"I want to ensure timely and adequate federal assistance to employees who worked in very hazardous conditions while they assembled our nation's nuclear deterrent during the cold war. The delays that these people have endured can no longer be tolerated," Grassley said.
The EEOICPA was created to provide workers who became ill from service in the nation's nuclear weapons facilities with cash payments and medical benefits.
Grassley recently wrote to the Health and Human Services Department to object to a regulation that would make it harder for former Iowa Army Ammunition Plant workers to receive compensation. The letter objected to detailed and technical parts of a proposed rule for implementing the EEOICPA.
Last April, Grassley also sent a letter to the Secretary of Energy that asked questions about the Department's handling of the compensation program for Iowans and others. He also requested a formal review of the Energy Department's performance due to their lack of action in helping ill workers.
This legislation seeks to remedy many problems that Grassley has uncovered in the Department of Energy's administration of the EEOICPA. Grassley said that based on information available on the Energy Department's website, more than 15,000 claims have been filed with the Department over the last two year period and only 14 of those claims have been processed. Also, none of the 14 claimants have received any payment on their respective claim.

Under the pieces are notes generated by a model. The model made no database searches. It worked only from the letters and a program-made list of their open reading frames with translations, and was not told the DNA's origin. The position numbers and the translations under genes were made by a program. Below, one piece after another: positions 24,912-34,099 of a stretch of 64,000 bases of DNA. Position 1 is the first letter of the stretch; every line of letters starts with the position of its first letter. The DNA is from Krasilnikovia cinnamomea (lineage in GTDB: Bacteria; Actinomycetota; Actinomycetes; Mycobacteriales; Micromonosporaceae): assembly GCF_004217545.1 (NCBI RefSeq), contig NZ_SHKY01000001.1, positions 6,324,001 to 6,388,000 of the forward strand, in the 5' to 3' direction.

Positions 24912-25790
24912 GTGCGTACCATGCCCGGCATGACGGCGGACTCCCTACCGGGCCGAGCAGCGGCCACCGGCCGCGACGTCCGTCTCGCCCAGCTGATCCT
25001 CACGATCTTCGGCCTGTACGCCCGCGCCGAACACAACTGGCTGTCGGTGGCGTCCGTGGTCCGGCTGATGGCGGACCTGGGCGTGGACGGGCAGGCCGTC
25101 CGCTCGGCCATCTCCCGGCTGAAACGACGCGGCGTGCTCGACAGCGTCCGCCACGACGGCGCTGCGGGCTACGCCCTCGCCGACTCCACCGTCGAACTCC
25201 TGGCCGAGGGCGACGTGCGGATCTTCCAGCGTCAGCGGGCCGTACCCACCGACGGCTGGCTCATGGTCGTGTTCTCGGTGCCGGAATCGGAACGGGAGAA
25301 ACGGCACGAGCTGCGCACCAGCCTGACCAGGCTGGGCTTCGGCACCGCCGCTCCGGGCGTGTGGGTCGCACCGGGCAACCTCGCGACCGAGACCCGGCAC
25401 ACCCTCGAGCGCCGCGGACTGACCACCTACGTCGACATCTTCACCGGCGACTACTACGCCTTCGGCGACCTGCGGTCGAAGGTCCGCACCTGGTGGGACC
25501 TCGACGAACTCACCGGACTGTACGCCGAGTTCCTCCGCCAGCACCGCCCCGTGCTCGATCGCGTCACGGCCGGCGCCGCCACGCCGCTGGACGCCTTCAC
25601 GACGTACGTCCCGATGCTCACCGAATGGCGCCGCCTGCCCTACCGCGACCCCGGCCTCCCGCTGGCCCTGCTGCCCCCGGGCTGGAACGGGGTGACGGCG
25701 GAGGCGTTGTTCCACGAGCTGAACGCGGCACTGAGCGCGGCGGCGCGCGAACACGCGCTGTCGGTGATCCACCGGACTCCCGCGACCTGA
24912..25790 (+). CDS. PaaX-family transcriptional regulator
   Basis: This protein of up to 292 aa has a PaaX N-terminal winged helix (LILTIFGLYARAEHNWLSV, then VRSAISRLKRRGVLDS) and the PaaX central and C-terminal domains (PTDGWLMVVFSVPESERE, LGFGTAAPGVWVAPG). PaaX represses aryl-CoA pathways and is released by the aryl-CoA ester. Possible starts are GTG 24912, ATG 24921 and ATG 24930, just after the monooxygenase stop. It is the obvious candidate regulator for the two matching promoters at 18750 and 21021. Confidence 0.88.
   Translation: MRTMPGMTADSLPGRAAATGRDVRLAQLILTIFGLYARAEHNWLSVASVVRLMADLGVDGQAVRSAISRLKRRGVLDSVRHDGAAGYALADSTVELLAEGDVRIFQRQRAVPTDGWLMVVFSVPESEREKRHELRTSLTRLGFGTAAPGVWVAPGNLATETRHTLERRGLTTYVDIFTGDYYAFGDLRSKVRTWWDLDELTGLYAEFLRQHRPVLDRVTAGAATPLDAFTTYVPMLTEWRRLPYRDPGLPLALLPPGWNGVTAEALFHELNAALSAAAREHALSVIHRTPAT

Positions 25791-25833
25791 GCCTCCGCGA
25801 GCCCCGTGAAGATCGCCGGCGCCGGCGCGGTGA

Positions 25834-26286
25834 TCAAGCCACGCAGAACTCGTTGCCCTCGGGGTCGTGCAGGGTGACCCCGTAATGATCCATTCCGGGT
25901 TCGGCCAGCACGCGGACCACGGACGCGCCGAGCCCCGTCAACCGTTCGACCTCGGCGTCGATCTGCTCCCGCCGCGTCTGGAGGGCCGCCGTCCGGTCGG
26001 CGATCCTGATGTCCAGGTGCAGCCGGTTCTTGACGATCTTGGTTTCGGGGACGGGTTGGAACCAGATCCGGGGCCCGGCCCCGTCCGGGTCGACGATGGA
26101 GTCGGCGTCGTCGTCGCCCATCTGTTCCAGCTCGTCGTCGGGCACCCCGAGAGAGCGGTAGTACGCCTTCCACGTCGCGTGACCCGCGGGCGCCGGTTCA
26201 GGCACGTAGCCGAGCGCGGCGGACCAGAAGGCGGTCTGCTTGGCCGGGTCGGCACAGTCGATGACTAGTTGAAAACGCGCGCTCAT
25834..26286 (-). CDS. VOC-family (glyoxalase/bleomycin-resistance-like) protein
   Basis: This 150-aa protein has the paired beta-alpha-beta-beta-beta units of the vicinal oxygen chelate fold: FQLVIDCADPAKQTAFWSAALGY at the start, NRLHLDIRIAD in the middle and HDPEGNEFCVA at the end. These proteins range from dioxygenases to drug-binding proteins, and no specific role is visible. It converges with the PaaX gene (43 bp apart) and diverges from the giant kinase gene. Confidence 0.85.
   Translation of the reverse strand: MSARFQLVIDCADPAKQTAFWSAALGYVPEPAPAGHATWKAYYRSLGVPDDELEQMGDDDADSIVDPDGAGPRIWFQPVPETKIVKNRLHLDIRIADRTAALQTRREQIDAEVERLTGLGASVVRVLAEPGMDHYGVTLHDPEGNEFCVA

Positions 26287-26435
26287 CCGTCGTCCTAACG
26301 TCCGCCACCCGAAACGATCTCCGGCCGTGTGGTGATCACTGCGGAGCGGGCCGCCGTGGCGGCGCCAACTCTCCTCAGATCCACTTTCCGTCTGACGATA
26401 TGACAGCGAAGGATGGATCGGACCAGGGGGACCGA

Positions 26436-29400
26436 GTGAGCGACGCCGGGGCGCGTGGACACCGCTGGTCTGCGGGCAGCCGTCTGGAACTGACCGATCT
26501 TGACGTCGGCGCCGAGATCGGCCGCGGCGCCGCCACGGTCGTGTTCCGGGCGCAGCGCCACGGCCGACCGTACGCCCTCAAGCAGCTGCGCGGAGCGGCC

Grassley has been working with Sens. Jeff Bingaman, of New Mexico, and Jim Bunning, of Kentucky, to draft legislation. The three senators hope to have their legislation introduced by the July 4th Congressional Recess.
Grassley also said that a traveling Resource Center will be in Southeast Iowa in August to help former Iowa Army Ammunition Plant workers. Officials from the Departments of Energy and Labor will be available to answer questions and offer guidance to former workers, or their dependents, who file claims for compensation under the EEOICPA.